Deadly Transgressions - Death of an Anemone  >Hello,  >>Hello.  >I've had a beautiful rose bubble time anemone for a while now. About a week ago, it decided to up and move for no apparent reason (and I say apparent because I know there had to be a reason).  >>In its own anemone way, yes, there had to be a "reason", the only (philosophical) question remaining was it "reasoned" or reaction?  >Anyway, when he moved he got caught in the powerhead, but I was able to get him out in less than an hour from when he became stuck.  >>They are often wont to do this, and a means of guarding powerhead intakes is your best means of preventing fatal injury. However, they are known to survive if conditions are met.  >Sadly, there was a small tear near the edge of his body. I had read on your site that a dying anemone looks like a melting ice cream cone, and my anemone looked fine and inflated for the next few days. However, he was moving every evening and tended to end up near my hammer corals most of the time.  >>Hmm.. wouldn't be surprised if the hammer would send out sweepers in response. This may have been an indication of need for different water flow/velocity, lighting, or direct feedings. Something tells me we may never know.  >I thought he'd want to get away from stinging corals, so I don't know what he was doing. Just last night though I noticed that the tear had gotten bigger and he had deflated a little. At midnight I decided that he was probably going to die, so I started to rub his feet to get him off the rock.  >>Huh?  >His response was to inflate again and curl the edges of his body up as a response to my touching him. Because of this behavior I thought that maybe he would live. I was wrong. Six hours later I woke up to check on him, and it was as if someone taken the anemone out of the tank, put it in a blender and then poured it back in.  >>Definitely dead. Know that in most cases, if you're going to remove an anemone, go all the way with it, as even if it were going to survive, being removed from rock is quite stressful and easily enough to put it over the edge.  >The water was very cloudy and the fish looked miserable.  >>Oh, I bet.  >I immediately did a 25% water change and my Remora Pro has overflowed the collection cup twice in the past 8 hours after being emptied with very watery skimmate.  >>25% is hardly sufficient, you need to do a MAJOR water change, 75%-100% (yes, you read right).  >I also threw on a Penguin 330 with a ton of carbon. I am tempted to do another  25% water change right now because my fish and other corals look miserable.  >>Of course they do, but you've really got to make it as close to a full change as possible.  >How often should I be changing the water until it clears up?  >>You just answered your own question: till it clears up. If you do 100% one day, and come back the next and your organisms still look that bad, you'll need to do another one. If you can't do a full w/c, then you're going to have to do dailies till you've come close, but know that these 25% changes are not doing much at all to help here.  >Should I scour the tank looking for his remains to pull them out? It literally looks like he swallowed a grenade before it blew up.  >>No, doing a full change via vacuum should be pulling up most of the remains.  >I have attached a picture of the anemone that was taken 48 hours ago. It seemed so healthy. I have since read on your site that mixing anemones with corals is a bad idea, so I will not be getting another one. Nemo will just have to learn to live to be homeless.  >>Nemo will do just fine sans anemone, but it really is too bad.  >On a side note - Can you recommend a brand of chlorine remover that does not produce microbubbles when used with a skimmer?  >>I say go on the cheap, Google "sodium thiosulfate" and get it by the 5lb-10lb bucket! Can't say whether or not it'll mess up *your* skimmer, but it's caused no problems in the set ups I've used it with (never directly into the system, though).  >Thanks so much for the great site!! Justin  >>Very sorry to read of your experience, Justin. Do those w/c's and all should be well. Marina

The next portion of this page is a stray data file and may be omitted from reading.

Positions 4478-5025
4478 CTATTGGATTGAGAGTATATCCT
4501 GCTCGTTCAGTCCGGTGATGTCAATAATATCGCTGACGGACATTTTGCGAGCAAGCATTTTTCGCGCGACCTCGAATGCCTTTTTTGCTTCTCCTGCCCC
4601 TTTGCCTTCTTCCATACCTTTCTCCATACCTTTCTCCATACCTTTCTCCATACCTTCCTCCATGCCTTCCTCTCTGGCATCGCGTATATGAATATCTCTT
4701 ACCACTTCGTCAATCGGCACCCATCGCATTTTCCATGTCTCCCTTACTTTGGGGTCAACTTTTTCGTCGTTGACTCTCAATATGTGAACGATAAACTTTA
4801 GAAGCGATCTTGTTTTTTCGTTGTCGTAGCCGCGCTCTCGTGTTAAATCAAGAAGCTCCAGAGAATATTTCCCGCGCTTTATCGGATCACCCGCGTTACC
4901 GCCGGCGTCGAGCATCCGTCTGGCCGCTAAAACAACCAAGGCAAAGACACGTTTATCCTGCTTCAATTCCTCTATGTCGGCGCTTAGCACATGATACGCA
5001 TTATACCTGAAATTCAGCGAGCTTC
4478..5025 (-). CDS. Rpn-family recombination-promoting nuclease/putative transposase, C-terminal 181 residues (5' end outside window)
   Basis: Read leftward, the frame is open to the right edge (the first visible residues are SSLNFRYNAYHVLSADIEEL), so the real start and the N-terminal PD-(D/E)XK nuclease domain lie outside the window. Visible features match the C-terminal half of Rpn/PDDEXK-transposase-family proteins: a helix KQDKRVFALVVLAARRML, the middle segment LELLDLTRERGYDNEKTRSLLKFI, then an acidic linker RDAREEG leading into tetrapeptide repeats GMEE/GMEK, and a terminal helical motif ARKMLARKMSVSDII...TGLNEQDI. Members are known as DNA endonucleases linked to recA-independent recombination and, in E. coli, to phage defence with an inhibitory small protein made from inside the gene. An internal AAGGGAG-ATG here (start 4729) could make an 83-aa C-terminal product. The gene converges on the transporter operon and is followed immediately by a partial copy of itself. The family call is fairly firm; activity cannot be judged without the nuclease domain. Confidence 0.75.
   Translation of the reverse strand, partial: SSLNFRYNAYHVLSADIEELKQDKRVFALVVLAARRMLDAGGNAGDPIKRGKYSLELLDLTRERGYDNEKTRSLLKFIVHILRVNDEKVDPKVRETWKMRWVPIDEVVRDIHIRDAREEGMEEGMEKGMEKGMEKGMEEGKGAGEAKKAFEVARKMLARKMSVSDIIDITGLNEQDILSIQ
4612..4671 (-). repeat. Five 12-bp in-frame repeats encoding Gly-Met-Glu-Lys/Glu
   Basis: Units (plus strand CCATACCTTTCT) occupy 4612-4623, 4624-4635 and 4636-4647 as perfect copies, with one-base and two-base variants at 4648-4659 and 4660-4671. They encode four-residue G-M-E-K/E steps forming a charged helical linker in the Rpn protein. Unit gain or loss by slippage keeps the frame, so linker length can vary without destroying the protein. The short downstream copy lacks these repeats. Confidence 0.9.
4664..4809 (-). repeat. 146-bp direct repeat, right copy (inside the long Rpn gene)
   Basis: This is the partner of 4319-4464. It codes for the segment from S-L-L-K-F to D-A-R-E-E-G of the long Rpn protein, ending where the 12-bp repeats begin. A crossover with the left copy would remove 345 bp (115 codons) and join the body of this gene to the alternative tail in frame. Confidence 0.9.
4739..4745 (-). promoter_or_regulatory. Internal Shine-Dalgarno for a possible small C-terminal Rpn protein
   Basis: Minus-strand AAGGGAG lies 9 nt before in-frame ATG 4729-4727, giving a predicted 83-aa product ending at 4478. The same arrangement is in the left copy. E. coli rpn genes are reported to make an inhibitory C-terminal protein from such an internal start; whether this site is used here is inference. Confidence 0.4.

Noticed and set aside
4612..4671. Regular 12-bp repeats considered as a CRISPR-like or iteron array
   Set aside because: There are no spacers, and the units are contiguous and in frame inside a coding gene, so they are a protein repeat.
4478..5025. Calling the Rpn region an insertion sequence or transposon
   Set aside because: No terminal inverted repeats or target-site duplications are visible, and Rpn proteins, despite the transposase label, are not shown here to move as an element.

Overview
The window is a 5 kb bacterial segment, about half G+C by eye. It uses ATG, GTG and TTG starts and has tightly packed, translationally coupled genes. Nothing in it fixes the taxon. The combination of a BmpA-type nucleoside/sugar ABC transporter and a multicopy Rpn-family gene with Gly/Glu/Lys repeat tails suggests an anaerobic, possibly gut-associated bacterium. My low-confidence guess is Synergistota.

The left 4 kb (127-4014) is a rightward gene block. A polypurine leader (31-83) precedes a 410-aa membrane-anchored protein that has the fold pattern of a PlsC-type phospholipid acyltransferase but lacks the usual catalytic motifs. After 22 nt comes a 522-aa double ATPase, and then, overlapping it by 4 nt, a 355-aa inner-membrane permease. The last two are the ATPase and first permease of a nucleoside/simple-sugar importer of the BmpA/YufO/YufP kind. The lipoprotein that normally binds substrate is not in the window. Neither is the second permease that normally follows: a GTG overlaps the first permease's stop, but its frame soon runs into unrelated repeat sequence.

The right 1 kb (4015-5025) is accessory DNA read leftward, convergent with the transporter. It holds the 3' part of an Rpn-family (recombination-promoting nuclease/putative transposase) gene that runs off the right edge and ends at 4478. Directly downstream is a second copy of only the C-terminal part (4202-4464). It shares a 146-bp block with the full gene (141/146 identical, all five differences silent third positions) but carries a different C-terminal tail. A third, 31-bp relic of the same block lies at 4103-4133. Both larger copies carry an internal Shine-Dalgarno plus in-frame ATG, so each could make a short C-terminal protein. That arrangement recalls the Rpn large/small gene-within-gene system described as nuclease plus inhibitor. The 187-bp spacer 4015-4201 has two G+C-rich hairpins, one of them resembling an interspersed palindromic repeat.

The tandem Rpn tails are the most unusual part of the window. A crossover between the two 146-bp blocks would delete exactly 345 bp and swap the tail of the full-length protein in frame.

Deadly Transgressions - Death of an Anemone, part Deux  >Thank you for the advice!  >>Very welcome, Justin.  >It's been about 24 hours since my anemone died, and the water changes saved the rest of the fish and corals.  >>Thus the mantra, "When in doubt, Do a Water Change!"  >I was worried about my Nemo (Ocellaris Clown) being homeless, and apparently so was he. Now that the anemone is gone, he has taken to my Alveopora, flowerpot coral.  >They have certainly been known to host stranger things.  >Is this a healthy or acceptable relationship?  >>As long as the coral doesn't object, sure. One thing, does the clown always have that "shedding skin" look on him? If so, it may be no big deal, and I know you didn't ask, but when I see a fish looking like that (two pix now) to me it's an indicator of a problem. Just curious how he's doing.  >If not, what can I do to keep one or both of the animals from being harmed?  >>Not much unless you remove one or the other (physical separation). Nice looking Alveopora, though.  >Thanks, Justin  >>Glad to be of help. Marina